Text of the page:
I've never been nervous in interviews-- not debilitatingly so, anyway. But I've never had one that mattered quite this much before, either. And while I am a damn good teacher, I realize I know almost nothing of Academia, having been out of those circles, that conversation, pretty much all my adult life. I've dabbled the past couple of years, but I've been far too busy surviving increasingly grueling teaching schedules at this For Profit nightmare I work for now.

Cut for more wittering )

I know many of you on my f-list are academics or have worked in this world-- could you share some questions you've been asked in these types of interviews, or your experience on what I should work on this week to get ready for this?

Any advice or questions or both would be much appreciated.
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Friday was the Boy Scout Fish Fry. As a veteran of Troop 8's Epic Turkey Dinner fundraiser, I was actually looking forward to a much shorter time of work. Wasn't prepared for how badly organized this event was with the new troop. Part of the problem is that it's a Church function, with different groups manning each night during Lent and taking the proceeds. So they do it "the way we've always done it." Probably works when the nearest competing Church Fish Fry doesn't take the week off. The overflow crowd was a mess.

Anyway, long afternoon. Saturday was much better, as my Beloved and I went for a hike in the local arboretum. It's been neat to go the past few weeks and see the changes. Can't believe we're getting this kind of weather and plant growth in mid March.

Today was a hike in the hilltop cemetery a few blocks away. It contains one of the batteries that were built to defend Cincinnati in the Civil War, along with several graves from the early 1800s. Lots of flowering trees all over.

And tonight after mass, I was listening to Krista Tippet's "On Being" on my way home. Her guest, Kevin Kilng, made a statement about there being two trips "The one we plan, and the one we take," but I heard it differently. With regard to the end of things, the afterlife (which he was also talking about earlier, hence the connection) it occurred to me that for that trip, the trip you plan, is the trip you take. How you live now affects how that ending goes. Or maybe planning your life to appreciate things now affects the quality of your current life/ trip. It seemed very profound when I was thinking it.

I need to download the podcast version and listen to the whole thing. I did that a few weeks ago with the John O'Donohue interview, and it was lovely. If you haven't read his Anam Cara or other stuff, well, some of it sounds like nonsense at times, but it's beautiful nonsense. And some of it is quite sensible as well as poetic. Here's a link to a slideshow featuring O'Donohue reciting a lovely poem written for his mother:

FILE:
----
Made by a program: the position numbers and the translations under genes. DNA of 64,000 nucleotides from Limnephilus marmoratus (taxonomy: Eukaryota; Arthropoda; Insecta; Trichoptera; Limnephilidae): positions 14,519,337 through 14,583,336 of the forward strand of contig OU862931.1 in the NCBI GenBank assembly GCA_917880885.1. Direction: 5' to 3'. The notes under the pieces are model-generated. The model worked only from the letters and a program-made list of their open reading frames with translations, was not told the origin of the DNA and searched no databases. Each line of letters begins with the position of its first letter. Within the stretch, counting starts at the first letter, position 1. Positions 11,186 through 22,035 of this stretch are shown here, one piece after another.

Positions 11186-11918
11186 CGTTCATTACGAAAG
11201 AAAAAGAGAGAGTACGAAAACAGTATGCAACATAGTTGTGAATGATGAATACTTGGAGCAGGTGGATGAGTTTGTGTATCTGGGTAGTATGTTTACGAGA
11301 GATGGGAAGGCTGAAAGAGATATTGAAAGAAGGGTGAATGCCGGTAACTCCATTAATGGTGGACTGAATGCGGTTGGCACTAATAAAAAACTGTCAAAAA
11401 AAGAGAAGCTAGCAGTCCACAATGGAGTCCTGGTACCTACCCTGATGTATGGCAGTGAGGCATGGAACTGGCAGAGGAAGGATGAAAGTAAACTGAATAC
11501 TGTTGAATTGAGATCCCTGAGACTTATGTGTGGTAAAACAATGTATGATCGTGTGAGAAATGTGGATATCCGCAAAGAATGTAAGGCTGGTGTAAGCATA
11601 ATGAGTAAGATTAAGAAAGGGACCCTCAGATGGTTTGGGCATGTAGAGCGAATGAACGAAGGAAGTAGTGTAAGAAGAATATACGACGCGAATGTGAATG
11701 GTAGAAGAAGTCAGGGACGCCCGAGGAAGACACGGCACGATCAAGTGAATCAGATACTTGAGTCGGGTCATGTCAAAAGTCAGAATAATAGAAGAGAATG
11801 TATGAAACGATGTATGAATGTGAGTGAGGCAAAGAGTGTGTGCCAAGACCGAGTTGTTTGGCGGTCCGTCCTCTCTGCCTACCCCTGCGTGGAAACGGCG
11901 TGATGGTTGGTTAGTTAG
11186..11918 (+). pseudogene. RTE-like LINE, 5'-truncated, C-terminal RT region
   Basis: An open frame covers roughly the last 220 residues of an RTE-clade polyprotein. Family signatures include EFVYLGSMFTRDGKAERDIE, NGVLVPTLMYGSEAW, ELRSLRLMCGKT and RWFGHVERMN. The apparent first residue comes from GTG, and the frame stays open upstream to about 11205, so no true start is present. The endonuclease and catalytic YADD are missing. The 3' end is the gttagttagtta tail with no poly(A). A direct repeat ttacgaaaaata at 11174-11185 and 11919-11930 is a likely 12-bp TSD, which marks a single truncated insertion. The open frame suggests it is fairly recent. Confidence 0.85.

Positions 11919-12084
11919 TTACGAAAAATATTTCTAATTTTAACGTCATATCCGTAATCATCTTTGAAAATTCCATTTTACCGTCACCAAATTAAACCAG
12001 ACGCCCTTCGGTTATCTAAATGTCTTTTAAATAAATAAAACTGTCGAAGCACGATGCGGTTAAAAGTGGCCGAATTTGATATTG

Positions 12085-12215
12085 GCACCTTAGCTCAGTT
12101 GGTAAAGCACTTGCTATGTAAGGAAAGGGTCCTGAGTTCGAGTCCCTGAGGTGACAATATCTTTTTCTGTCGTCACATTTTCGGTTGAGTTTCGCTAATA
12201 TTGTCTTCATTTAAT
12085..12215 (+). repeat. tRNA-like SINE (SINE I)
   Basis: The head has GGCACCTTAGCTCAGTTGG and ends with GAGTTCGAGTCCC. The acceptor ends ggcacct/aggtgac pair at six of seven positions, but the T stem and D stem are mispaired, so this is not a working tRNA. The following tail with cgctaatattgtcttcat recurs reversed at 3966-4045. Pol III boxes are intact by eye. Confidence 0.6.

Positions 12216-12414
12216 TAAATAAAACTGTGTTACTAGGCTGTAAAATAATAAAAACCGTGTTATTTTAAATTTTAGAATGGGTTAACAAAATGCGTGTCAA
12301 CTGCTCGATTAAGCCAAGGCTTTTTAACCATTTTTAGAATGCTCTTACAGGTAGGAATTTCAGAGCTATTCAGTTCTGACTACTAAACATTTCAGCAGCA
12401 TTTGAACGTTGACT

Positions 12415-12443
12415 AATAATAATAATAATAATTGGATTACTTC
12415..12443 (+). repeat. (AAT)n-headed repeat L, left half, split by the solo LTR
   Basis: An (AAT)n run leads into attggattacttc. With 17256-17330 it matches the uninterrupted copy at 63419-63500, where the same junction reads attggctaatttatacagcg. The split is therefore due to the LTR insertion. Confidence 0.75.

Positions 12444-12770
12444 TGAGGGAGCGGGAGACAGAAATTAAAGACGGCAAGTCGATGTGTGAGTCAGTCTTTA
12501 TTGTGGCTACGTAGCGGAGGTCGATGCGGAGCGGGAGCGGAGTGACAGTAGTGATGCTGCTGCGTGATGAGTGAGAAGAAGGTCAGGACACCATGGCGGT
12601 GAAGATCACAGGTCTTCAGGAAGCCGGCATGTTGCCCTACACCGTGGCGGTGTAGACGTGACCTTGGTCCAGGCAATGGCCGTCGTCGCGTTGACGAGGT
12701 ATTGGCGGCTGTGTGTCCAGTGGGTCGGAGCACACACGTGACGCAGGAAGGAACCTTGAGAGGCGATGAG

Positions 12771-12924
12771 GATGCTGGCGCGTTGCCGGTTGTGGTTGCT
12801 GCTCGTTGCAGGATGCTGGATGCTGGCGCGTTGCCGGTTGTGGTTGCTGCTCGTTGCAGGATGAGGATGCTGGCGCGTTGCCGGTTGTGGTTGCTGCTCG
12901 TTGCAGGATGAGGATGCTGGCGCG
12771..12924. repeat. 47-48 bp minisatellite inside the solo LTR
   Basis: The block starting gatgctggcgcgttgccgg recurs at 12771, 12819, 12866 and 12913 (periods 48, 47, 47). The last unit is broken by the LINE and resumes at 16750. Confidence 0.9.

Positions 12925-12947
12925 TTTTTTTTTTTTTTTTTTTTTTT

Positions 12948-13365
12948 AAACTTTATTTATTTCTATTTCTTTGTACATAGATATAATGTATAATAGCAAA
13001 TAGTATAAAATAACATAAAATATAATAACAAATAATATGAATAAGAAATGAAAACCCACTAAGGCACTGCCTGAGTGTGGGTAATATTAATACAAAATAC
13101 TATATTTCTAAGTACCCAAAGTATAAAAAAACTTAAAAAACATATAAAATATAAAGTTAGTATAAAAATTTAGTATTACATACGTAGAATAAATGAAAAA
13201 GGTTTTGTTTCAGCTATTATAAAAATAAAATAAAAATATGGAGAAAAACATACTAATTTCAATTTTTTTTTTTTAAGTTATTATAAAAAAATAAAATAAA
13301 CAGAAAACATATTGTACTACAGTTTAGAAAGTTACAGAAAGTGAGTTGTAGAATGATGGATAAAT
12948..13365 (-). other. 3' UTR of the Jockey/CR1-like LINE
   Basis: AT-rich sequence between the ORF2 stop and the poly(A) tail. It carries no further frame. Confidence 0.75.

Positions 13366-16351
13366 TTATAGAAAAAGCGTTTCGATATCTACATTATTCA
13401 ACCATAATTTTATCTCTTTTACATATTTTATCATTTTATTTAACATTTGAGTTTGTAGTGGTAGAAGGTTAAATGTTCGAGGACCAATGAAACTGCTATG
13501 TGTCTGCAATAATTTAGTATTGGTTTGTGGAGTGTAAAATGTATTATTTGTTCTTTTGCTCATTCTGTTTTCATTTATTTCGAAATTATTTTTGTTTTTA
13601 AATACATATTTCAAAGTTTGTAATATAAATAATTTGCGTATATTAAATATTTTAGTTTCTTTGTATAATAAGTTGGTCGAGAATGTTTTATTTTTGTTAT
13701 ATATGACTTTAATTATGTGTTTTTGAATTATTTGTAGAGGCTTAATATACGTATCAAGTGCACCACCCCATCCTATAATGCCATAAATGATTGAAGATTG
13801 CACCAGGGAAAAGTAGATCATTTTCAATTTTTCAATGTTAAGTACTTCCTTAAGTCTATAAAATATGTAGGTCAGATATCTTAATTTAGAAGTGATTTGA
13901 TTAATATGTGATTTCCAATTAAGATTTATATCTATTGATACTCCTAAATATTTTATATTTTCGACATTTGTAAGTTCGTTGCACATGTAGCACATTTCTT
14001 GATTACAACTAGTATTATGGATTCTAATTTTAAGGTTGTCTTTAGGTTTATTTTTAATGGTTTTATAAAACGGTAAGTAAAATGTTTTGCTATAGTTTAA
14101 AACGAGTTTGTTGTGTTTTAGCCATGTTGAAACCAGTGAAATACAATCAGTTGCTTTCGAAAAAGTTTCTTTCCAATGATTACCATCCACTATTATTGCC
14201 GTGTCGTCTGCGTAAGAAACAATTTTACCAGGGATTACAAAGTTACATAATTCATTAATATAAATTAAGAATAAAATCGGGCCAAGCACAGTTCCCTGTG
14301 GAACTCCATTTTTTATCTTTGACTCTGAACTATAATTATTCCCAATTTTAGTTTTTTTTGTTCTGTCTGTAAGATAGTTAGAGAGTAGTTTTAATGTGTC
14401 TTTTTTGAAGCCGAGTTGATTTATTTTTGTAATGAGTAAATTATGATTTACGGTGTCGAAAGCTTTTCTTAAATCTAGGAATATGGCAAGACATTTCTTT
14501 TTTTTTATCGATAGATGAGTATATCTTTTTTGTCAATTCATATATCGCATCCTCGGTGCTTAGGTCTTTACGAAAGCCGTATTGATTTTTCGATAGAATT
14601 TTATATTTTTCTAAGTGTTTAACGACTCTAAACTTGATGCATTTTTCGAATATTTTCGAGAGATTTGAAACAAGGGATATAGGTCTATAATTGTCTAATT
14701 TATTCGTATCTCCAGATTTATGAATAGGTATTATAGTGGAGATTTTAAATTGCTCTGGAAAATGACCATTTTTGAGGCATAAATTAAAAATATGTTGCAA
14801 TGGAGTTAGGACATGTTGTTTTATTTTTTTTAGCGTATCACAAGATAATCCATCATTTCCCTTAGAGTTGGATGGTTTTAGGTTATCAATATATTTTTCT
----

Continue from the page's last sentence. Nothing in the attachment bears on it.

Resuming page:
And in a few minutes, Wee Hob should be home from scouts, and we shall see if he earned his next rank. I'll update with that, I guess.

Edit: He made Star Scout. He's been stuck at 1st Class for about 4 years now, so this is cool. Still has only a year to get to Life, then Eagle, so unlikely he will make it before he ages out. Still, many adult leaders encouraged him (or threatened to kick his butt if he didn't try.)
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Been a long day. Hung out at the mall a very long time to meet eldest son. He and his girlfriend got lost. They eventually showed up, about 2 hours after they initially said they would, and about 3 after we got there early (because I just do that.)

While wandering about killing time, I got tackle hugged by my youngest. She's now 12. She happily introduced me to her friends as "my real mom." She came back a couple of times for more hugs. She is so tiny and delicate. Reminds me of the little girl I used to see for visits so long ago. She is a beautiful little elf girl, bouncy and full of life.

Her brother informed me when he arrived that she was in fact "pure evil." I'm sure she is a handful, with my sense of mischief and her birth father's stubbornness (ok, mine, too.) She had several friends around, and she bossily sent some of the boys away because she said they weren't being appropriate-- she's a leader of sorts, and popular, and kind of all the things I never was. I am happy for her, though.

My eldest son is also wonderful. Looks just like me, but with a kind of scraggly beard. Wee Hob is a head taller, which floors me. Eldest is not much taller than I am. He mentioned wanting to study psychology and go into therapy practice, as he gravitates now toward giving advice with his friends. He certainly has a background to be great at that, from all his experiences. I hung back more as we wandered after the meal, letting him and his brother and girlfriend interact. It's great to see them able to reconnect after all this time. She also seems a nice girl. Not quite sure what to make of us, of course, but that's to be expected.